Developer / Publisher – Harmonix Music Systems Inc
Price – US $29.99 / EU €9.99 / UK £9.29 / AU $44.95
Release Date – April 2nd, 2019
Input – Tracked Motion Controllers
Play Area – Seated, Standing, Room-scale
Store – Oculus / Steam / PSVR
Reviewed on – Oculus Rift
VR and the rhythm genre seem to be a match made in heaven and while not every game is a winner, the ones that do rise to the top make for some of the best VR experiences you can get across almost any headset. With games like Beat Saber, Audio Shield & BoxVR all highlighting the strengths of the genre by mixing up just how we interact with music. With Audica, you are armed with 2 pistols and must shoot the beats in time with the music and if that’s sounds simple, it is…and then it gets a whole lot more challenging.
Obviously, with said pistols you will need 2 tracked controllers, or Moves for PSVR users, as you shoot at the incoming beats. The game features a campaign carrying you through all 4 difficulties from medium to expert with each adding a new layer of depth to just how this game is played. Initially, you just shoot the colored notes with the corresponding gun, either blue or green, but soon enough you’ll have to shoot and hold the trigger for certain notes, as indicated by diamond shapes, followed by shooting and holding your guns while aiming along a designated path. Throw in some incoming beats that you need to physically swipe away and shots that must hit with your guns sideways and you get a game with a lot more depth and challenge then what it initially appears to have. Toss in additional campaign challenges like moving your arms a certain distance, a seemingly default VR rhythm game challenge that I loathe, as well as shooting targets without looking at them along with faster and faster speeds and you get a rhythm/shooter that starts off easy to play but becomes difficult to master, which as it turns out is also a genre staple. There is around 30 tracks included with the base version of the game featuring some of today’s more popular electronic artists but should you want more, there is a host of DLC tracks that contain pop acts like Billie Eilish, Maroon 5, Imagine Dragons and many more that can be purchased individually, bought in packs or through season passes all with varying prices and when you count all the tracks available, Audica has one of the most impressive modern day libraries out of any rhythm game to date.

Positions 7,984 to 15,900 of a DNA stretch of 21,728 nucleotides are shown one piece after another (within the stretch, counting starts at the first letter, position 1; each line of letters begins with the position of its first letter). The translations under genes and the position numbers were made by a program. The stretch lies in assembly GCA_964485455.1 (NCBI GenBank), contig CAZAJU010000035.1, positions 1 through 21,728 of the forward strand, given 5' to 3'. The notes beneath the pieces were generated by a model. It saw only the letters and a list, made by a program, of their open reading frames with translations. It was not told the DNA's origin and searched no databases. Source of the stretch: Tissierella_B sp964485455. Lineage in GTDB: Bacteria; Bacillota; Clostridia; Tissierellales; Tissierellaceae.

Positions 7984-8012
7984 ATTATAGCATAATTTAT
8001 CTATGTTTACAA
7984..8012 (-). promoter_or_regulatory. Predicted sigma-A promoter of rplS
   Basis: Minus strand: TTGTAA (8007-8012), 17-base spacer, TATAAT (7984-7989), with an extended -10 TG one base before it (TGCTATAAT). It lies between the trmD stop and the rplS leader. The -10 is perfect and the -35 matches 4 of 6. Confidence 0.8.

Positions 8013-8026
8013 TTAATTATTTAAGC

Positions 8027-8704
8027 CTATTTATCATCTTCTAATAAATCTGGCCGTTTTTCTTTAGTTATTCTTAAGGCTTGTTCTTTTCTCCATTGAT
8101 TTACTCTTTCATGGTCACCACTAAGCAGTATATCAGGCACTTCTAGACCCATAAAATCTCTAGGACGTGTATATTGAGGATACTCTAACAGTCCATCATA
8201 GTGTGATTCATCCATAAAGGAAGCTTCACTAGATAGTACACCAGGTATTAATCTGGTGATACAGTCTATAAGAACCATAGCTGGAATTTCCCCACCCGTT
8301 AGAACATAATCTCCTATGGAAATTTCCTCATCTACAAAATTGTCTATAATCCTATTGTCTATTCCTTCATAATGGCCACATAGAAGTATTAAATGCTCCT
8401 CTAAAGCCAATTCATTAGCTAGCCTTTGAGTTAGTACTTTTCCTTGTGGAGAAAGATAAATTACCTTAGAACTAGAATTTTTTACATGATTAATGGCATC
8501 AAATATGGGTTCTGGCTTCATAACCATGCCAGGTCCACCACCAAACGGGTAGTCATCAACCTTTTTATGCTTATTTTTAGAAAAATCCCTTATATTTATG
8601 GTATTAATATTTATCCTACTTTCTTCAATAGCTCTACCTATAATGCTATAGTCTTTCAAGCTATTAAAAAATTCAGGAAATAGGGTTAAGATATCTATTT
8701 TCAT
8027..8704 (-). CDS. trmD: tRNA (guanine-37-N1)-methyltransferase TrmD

Audica looks impressive with you being placed in relatively static environments that react to each track, thrumming to the beat and lighting up in proper fashion. Each beat-type hit reacts in unique fashion whether it just an explosion of particles, held shapes that spin faster and faster while lightning from your guns hold them in place or swirls from other hits creating tiny black holes that disappear almost instantly. It’s hard to describe the orgy of lights and effects that are before your eyes but trust me when I say it’s beautiful and striking and almost addicting as missing just a single note dulls all the pretty and even makes the song sound hollow until you hit the next few notes and get back in the groove. Every individual queue has its own shape and identifier ensuring that when you miss, it’s entirely upon your lack of skills. As you proceed though the campaign, new backgrounds are unlocked and can be chosen from at anytime when you decide to play individual tracks outside of the story, which is little more then some text bubbles that appear as you unlock those new settings.